Best/worst line: This is the rare book in which the best and worst lines are the same. In “The Night Migrations” Glück wonders how the soul will find comfort after death. She concludes that “maybe just not being is simply enough / hard as that is to imagine.” The idea “not being” might be “enough” is perhaps the memorable in the book. But the adverbs weaken it, especially that “simply,” which seems to serve no purpose except that of scansion.

Published: 2006 (hardcover), 2007 (paperback) www.fsgbooks.com

Furthermore: Glück won a Pulitzer Prize for The Wild Iris. She was the 2003–2004 U.S. poet laureate. You can hear her read “October” at www.poets.org/viewmedia.php/prmMID/16723.

Consider reading also: The short poem “Demeter at Yellowstone” in Deena Linnet’s Woman Crossing a Field: Poems/American Poets Continuum Series (BOA Editions, $14.95, paperback) www.boaeditions.org.

One-Minute Book Reviews is for people who like to read but dislike hype and review inflation. Janice Harayda is an award-winning journalist who been the book editor of the Plain Dealer and a vice-president of the National Book Critics Circle www.bookcritics.org.

© 2008 Janice Harayda. All rights reserved.

January 23, 2008

Would It Help If Book Critics Switched to Decaf? Review Inflation Spins Out of Control at U.S. Newspapers and Magazines (Quote of the Day/Gail Pool)

So many book reviews are so overheated, you almost need to handle them with asbestos tongs. Gail Pool gives examples of the review inflation in her recent Faint Praise:

“ . .. how can I believe the praise [in reviews] when there’s so much of it and so much of it is over the top? On a single Sunday book page, Boston Globe reviewers declare that Michael Ondaatje, in Anil’s Ghost, has created ‘a novel of exquisite refractions and angles: gorgeous but circumspect,’ that Rupert Thomson’s The Book of Revelation has ‘that rightness that makes a work of art,’ that Leonard Michael’s Girl with a Monkey is ‘uncompromising fiction. … They hardly make it like that anymore,’ and that Zadie Smith, in White Teeth, has ‘changed literature’s future.’ The Washington Post Book World, reviewing Rick Moody’s memoir, says that its ‘timeless exploration of the issues that are essential to what it means to be an American makes it likely that The Black Veil will take its place among classic American memoirs’; Boston Book Review proclaims that Peter Carey’s True History of the Kelly Gang, has ‘permanently extended the range of the English language’; …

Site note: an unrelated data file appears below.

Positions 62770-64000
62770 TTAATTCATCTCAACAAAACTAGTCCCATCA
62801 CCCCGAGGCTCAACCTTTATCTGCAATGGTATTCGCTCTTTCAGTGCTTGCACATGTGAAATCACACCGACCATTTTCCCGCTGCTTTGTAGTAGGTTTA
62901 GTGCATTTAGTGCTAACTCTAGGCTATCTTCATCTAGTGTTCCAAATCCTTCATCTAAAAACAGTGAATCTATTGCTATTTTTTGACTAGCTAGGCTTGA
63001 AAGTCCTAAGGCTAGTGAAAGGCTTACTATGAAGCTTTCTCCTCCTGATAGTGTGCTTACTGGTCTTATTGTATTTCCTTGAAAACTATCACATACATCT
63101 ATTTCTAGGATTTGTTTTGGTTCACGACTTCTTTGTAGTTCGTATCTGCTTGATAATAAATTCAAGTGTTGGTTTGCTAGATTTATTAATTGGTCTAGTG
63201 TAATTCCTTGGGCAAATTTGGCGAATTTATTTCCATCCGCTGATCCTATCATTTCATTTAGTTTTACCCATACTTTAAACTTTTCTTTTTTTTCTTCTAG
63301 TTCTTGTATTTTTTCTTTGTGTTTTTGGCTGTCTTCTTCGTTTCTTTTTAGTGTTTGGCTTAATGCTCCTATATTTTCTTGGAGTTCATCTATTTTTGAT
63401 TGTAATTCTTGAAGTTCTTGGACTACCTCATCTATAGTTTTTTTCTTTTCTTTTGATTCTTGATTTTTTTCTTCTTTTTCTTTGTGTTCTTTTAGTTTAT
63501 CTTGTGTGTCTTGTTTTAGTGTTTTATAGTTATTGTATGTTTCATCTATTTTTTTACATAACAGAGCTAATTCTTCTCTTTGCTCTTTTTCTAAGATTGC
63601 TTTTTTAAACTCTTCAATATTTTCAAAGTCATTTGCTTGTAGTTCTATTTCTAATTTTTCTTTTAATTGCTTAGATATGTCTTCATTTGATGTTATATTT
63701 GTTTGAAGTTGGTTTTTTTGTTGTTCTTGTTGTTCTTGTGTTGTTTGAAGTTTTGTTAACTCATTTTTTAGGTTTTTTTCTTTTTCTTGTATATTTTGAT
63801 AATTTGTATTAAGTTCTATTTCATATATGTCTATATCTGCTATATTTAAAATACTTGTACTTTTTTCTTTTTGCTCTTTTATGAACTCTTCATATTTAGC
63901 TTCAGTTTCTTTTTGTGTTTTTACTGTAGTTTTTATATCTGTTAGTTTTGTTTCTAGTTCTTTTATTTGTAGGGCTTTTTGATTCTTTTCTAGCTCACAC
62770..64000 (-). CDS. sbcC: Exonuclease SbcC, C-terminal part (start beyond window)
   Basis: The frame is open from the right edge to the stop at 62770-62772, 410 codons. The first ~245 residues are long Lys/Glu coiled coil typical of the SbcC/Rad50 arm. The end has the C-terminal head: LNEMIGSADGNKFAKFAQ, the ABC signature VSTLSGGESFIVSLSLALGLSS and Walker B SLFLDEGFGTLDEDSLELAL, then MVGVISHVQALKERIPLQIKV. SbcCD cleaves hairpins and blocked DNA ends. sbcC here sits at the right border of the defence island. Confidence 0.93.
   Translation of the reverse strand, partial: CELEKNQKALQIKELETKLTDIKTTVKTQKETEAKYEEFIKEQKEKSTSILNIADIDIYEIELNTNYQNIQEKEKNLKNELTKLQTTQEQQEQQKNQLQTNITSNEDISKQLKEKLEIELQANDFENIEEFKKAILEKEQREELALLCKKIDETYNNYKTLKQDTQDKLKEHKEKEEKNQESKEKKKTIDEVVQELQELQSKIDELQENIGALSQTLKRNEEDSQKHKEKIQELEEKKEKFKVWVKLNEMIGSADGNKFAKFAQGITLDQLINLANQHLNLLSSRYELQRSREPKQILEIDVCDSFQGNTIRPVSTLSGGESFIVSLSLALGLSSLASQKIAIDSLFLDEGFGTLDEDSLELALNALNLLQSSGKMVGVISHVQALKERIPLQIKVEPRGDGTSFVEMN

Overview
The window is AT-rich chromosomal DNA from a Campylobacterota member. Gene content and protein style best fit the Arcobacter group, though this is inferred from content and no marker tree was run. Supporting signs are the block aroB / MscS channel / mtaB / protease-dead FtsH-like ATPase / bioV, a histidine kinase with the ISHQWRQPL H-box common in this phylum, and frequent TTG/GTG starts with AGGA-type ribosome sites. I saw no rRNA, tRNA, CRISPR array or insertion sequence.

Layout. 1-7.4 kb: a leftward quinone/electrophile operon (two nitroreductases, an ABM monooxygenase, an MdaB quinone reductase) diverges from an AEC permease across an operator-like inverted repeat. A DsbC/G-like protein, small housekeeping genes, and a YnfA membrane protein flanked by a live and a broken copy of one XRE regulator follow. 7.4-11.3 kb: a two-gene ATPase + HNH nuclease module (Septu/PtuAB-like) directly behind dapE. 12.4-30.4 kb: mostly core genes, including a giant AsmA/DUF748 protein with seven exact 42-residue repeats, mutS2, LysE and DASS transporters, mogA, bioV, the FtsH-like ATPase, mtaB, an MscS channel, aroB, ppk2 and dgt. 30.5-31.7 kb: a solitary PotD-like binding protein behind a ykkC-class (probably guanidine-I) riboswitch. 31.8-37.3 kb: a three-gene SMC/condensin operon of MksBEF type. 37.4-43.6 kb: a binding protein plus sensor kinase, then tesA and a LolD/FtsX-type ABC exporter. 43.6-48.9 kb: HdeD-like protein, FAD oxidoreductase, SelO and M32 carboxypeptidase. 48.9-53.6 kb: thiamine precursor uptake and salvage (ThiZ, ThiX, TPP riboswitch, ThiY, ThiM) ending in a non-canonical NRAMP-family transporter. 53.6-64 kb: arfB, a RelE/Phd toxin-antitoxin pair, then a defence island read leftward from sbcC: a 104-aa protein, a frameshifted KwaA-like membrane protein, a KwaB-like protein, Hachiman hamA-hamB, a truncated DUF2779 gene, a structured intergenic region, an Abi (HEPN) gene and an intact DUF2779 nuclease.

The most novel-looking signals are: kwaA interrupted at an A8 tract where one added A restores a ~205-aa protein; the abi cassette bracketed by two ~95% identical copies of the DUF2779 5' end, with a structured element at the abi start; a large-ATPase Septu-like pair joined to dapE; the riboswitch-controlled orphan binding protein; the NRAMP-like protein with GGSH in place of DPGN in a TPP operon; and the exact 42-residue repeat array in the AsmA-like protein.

“How can I trust such assessments to guide my reading when most books, I find, are at best pretty good, and when I know that few books in a century change literature let alone the English language?”

Gail Pool in Faint Praise: The Plight of Book Reviewing in America (University of Missouri Press, $19.95, paperback) www.umsystem.edu/upress, a critique of book reviewing in newspapers, magazines and other media. Pool is a Massachusetts writer who edited Other People’s Mail: An Anthology of Letter Stories. She wrote a column on new fiction for the Plain Dealer when I was the book editor.